Duterte warns of ‘political attacks’ ahead of May polls
April 15 2019 12:27 AM
Duterte
President Rodrigo Duterte with Senate candidates of the ruling Partido Demokratiko Pilipino-Lakas ng Bayan party during a campaign rally in Malayabay, Bukidnon.

By Ralph Villanueva/Manila Times

In the wake of reports raising questions about the alleged wealth and undisclosed businesses of his and his children during their time in office, President Rodrigo Duterte warned the public of “political attacks” from the media ahead of the 2019 mid-term elections next month.
The Philippine Center for Investigative Journalism (PCIJ) earlier released a series of reports about the wealth of Duterte and his children, Davao City Mayor Sara
Duterte-Carpio and former Davao City vice mayor Paolo Duterte, saying they all became significantly richer during their time in office.
The reports also accused the family of having undisclosed businesses. In a speech during the Partido Demokratiko Pilipino-Lakas ng Bayan campaign rally in Bukidnon on Saturday night, the president accused some media men of being paid to attack their clients’ opponents for money. “They accept payment from clients to write political attacks. ACDC (attack and collect money, defend and collect money). You attack to get paid. So, don’t believe that they are clean,” Duterte said in Visayan.
“You protect the rich and hide their secrets, but attack us politicians who genuinely want reform. That’s the truth. You are just being paid,” he added.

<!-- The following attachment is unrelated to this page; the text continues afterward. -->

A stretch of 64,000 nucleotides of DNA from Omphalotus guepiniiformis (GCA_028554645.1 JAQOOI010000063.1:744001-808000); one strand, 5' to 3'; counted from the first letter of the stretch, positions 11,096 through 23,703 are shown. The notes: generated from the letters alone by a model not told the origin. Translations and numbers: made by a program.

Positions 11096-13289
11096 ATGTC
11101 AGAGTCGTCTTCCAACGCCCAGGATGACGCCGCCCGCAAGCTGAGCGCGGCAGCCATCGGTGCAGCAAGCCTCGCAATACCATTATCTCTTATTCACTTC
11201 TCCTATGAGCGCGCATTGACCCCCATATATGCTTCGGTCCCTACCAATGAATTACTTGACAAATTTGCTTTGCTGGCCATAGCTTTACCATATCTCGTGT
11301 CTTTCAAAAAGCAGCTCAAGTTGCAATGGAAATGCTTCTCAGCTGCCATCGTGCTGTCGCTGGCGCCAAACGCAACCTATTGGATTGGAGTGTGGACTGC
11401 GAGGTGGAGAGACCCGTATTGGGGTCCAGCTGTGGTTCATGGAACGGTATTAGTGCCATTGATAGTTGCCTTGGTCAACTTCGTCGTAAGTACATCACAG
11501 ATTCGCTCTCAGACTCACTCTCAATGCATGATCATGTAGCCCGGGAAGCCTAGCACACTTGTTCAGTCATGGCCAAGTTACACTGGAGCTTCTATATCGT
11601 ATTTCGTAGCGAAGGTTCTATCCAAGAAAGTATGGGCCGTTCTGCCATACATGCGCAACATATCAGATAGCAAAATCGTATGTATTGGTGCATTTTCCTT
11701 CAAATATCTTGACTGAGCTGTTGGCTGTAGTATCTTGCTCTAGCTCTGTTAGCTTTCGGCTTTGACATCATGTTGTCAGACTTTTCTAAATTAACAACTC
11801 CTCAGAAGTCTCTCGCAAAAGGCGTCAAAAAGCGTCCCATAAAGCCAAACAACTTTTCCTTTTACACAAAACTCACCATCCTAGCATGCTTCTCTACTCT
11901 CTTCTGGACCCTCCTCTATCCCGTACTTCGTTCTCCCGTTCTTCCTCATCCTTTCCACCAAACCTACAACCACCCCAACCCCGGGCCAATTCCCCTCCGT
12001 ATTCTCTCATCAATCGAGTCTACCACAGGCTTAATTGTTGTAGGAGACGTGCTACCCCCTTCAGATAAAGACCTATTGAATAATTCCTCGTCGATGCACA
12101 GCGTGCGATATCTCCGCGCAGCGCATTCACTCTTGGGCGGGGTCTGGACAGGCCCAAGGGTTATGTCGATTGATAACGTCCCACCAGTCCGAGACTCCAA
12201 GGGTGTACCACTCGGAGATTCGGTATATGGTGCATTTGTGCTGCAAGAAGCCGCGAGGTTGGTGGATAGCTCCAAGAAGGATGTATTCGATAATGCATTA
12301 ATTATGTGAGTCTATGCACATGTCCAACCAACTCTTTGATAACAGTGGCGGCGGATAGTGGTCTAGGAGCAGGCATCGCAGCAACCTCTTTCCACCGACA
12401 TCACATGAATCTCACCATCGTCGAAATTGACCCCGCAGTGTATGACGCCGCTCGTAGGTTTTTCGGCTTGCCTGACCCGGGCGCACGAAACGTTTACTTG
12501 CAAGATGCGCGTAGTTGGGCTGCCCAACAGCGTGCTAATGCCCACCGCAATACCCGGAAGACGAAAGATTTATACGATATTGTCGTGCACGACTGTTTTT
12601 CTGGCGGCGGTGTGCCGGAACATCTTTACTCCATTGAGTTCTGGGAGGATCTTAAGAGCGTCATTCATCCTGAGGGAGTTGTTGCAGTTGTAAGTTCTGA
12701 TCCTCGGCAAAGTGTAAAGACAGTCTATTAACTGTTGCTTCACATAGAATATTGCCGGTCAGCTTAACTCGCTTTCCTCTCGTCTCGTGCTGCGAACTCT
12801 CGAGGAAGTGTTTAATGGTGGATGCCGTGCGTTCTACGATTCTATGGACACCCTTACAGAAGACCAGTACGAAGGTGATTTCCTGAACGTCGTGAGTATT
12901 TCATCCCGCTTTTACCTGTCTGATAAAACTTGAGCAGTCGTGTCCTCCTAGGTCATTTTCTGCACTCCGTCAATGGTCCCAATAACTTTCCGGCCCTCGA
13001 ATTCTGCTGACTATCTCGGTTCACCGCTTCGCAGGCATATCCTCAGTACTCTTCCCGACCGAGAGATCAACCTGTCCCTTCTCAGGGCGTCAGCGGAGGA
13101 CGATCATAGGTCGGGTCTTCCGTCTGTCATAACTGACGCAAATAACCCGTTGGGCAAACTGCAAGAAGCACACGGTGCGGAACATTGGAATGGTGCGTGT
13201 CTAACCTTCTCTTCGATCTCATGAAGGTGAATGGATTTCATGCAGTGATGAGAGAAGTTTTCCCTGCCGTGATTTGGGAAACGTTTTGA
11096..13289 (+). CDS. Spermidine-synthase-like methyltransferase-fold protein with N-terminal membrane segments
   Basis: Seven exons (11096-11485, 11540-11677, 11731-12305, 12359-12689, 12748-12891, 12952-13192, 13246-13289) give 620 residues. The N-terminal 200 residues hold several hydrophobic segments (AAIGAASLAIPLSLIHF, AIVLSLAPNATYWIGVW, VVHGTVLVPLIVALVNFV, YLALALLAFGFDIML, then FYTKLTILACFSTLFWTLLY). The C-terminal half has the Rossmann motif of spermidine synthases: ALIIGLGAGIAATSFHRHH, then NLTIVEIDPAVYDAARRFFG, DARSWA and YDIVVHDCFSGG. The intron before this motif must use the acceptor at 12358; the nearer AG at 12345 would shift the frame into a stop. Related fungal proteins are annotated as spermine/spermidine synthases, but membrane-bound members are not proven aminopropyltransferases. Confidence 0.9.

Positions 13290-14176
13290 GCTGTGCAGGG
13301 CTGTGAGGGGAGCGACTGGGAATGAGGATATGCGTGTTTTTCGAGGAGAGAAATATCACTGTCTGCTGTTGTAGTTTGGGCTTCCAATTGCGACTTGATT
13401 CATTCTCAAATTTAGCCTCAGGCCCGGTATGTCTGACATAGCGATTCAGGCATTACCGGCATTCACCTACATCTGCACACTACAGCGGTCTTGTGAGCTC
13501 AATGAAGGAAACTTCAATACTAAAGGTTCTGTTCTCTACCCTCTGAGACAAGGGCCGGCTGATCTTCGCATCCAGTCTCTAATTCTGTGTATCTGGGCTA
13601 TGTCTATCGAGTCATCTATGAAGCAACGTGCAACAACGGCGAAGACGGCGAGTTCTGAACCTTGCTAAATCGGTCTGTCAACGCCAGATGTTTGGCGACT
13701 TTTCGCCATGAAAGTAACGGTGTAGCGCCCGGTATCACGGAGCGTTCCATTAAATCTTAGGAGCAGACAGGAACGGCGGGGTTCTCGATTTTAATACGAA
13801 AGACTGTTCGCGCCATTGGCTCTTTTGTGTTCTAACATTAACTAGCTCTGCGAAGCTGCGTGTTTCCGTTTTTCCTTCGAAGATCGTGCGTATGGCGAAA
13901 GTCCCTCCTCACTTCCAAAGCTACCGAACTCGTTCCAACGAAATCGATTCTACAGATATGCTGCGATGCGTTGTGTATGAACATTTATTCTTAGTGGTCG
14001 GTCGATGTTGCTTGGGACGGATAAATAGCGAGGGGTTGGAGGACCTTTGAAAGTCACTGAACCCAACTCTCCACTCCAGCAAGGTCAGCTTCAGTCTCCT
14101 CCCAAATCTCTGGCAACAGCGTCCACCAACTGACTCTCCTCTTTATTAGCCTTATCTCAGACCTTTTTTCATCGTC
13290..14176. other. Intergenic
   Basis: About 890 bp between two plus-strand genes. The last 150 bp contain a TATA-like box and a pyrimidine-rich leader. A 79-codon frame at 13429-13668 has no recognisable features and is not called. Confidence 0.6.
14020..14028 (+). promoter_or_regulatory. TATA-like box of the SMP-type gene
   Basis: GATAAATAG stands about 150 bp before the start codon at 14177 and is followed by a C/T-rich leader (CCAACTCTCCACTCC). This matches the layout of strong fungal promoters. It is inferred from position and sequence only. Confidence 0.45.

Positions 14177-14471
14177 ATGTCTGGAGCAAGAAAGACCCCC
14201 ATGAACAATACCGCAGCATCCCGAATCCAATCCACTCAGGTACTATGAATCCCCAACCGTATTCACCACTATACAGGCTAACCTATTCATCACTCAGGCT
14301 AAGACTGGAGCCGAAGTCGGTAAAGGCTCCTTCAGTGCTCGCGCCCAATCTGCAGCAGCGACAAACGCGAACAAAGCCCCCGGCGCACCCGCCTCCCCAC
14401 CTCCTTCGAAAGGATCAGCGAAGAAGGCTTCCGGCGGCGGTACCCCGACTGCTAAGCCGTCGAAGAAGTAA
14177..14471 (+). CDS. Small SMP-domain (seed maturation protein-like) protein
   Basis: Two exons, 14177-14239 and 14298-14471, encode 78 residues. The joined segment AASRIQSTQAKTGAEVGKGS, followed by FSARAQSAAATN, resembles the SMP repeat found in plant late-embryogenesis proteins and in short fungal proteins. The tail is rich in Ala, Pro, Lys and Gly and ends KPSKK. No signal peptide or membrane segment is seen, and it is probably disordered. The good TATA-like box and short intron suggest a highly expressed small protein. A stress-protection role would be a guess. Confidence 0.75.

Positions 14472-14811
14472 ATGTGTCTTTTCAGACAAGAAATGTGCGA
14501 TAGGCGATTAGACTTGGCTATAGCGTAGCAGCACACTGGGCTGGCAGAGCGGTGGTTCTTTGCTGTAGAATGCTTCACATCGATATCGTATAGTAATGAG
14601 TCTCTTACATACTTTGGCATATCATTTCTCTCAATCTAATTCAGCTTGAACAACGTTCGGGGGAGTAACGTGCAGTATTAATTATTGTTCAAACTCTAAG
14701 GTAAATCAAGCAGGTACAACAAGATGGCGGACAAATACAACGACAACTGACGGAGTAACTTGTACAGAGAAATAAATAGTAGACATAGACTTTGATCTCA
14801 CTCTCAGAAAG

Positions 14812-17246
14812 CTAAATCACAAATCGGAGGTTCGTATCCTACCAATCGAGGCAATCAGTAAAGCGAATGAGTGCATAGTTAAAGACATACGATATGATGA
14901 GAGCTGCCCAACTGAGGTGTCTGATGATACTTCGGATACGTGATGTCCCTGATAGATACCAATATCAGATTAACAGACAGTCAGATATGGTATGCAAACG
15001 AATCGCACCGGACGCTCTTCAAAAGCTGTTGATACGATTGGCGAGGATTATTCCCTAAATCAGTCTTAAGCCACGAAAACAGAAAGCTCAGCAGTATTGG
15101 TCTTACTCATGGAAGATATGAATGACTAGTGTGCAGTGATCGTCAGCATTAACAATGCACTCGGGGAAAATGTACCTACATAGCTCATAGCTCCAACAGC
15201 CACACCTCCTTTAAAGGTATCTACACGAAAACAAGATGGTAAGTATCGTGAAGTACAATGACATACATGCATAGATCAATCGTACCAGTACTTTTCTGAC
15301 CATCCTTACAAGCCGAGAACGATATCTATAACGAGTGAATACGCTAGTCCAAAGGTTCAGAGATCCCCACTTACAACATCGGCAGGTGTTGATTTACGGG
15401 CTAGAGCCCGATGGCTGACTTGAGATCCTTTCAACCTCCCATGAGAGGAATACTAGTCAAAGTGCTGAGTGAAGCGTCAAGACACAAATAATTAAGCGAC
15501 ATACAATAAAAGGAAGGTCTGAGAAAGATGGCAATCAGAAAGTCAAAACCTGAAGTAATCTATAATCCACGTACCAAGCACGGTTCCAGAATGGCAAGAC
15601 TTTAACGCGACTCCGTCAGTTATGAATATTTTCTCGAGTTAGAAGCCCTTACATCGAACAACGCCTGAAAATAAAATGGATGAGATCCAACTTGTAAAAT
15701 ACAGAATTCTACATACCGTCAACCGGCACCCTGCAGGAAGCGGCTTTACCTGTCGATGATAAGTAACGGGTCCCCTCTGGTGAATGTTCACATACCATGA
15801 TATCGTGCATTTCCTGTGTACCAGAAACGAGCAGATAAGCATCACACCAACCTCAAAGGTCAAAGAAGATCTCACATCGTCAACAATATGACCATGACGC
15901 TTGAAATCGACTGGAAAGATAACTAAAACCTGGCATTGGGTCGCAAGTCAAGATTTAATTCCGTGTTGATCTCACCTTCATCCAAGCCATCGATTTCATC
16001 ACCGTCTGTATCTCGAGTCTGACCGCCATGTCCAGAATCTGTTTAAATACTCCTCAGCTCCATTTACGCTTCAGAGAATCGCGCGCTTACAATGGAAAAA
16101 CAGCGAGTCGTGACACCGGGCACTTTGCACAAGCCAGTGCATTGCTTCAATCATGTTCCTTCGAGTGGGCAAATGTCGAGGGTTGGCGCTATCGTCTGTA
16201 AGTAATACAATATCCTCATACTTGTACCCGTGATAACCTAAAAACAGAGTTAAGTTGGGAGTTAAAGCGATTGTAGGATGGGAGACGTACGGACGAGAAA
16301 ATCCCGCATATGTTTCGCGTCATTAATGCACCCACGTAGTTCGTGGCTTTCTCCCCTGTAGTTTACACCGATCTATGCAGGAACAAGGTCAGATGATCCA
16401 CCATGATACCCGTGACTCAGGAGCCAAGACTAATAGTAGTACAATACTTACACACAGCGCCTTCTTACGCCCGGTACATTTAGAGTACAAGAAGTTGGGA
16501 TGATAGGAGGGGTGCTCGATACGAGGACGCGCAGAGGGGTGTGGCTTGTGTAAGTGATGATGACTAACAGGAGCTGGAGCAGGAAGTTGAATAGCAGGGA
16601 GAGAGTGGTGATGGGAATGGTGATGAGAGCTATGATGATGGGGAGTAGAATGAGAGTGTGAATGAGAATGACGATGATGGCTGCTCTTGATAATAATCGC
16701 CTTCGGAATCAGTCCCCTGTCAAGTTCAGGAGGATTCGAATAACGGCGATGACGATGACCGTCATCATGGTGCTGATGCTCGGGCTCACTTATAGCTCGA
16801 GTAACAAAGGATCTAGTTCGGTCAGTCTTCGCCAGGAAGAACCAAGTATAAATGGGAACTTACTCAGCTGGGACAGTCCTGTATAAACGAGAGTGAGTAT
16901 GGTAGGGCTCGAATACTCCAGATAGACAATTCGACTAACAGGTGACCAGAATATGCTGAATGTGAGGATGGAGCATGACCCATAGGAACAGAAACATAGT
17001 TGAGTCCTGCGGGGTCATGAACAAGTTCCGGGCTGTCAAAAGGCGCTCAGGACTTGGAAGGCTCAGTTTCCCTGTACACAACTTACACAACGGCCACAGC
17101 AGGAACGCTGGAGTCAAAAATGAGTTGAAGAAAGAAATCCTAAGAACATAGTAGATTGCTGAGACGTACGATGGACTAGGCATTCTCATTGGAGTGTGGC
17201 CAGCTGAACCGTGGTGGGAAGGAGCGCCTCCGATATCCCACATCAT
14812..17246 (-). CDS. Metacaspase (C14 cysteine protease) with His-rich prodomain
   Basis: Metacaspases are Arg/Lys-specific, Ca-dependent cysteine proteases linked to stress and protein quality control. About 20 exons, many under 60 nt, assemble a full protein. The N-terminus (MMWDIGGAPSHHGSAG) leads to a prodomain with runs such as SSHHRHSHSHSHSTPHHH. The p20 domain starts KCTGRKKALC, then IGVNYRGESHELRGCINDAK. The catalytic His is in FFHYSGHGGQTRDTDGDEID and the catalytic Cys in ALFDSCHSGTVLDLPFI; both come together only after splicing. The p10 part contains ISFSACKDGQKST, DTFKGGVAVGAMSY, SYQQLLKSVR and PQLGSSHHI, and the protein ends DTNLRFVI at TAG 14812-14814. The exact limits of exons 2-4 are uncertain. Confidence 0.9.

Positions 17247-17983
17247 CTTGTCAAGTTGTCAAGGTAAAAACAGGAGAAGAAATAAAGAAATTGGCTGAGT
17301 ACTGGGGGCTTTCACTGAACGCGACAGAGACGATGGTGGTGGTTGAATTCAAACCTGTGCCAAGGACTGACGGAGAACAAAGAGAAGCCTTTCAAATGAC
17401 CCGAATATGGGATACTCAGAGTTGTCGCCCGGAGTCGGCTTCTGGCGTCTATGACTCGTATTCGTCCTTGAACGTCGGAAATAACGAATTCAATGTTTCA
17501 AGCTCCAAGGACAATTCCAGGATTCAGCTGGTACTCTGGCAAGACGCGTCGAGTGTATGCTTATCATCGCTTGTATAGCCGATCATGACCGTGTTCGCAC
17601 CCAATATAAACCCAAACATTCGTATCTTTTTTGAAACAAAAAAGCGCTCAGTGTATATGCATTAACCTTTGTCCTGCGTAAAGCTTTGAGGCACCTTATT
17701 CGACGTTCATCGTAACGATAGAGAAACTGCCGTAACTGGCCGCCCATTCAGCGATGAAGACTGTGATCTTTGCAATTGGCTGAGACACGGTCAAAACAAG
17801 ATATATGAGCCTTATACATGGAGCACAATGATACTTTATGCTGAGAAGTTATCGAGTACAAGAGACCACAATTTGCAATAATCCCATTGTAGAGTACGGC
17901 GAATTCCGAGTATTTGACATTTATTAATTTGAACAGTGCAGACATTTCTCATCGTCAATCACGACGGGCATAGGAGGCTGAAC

Duterte, again, insisted that there were no irregularities in his businesses.
“They said that I have a law office that was unregistered. What is it to them if I don’t have it registered? They didn’t discover that my partner died the week after… having a law office was my back-up plan in the past years in case I lose in the elections. At least if I lose, I would have a sanctuary and a source of income which is my law office,” he said.
“But that’s the only issue that they attacked me with apart from selling motorcycles. If you are a motorcycle rider, you immediately become a businessman because if your motorcycle model grows old, you will want to replace it with a new one. If not, you trade it for a new model and just add money. But those transactions weren’t for profit,” the president added.
Last Saturday, Duterte said his family’s businesses were not a concern of the public.
He also earlier slammed the PCIJ reports as “black propaganda” and those who wrote the reports as “paid hacks.”
“Investigative journalists are attacking me and my children, all about lawyering. What do they care about what happened to my law office? My law office, it was formed with Attorney Fabiosa, the sibling of the basketball player. We formed it in about a month after he died,” Duterte said.
“So, you can see the minds of investigative journalists so… Money talks. They are being paid big. Even my lawyering, even my… motorcycle shop,” he added.
In a tweet last Sunday, the PCIJ said, “Public office is a public trust. How officials comply fully with the laws or don’t, whether they file ‘truthful and complete’ SALN are every citizen’s business.”
Statement of Assets, Liabilities and Net Worth (SALN), was cited by the PCIJ in its reports. In another speech on Thursday night, Duterte admitted he indeed had money, but he would “hide” it.
“I am rich? I will hide it. Why will I tell you where I put the money? You are all idiots. Maybe I will be robbed. For money, I have money. Stupid,” he said. The president, however, promised that he would explain the alleged wealth “in due time.”
He also slammed the reports as just the opposition’s “trash.”
Earlier, Malacanang dared those criticising Duterte and his wealth to file a case
against him.



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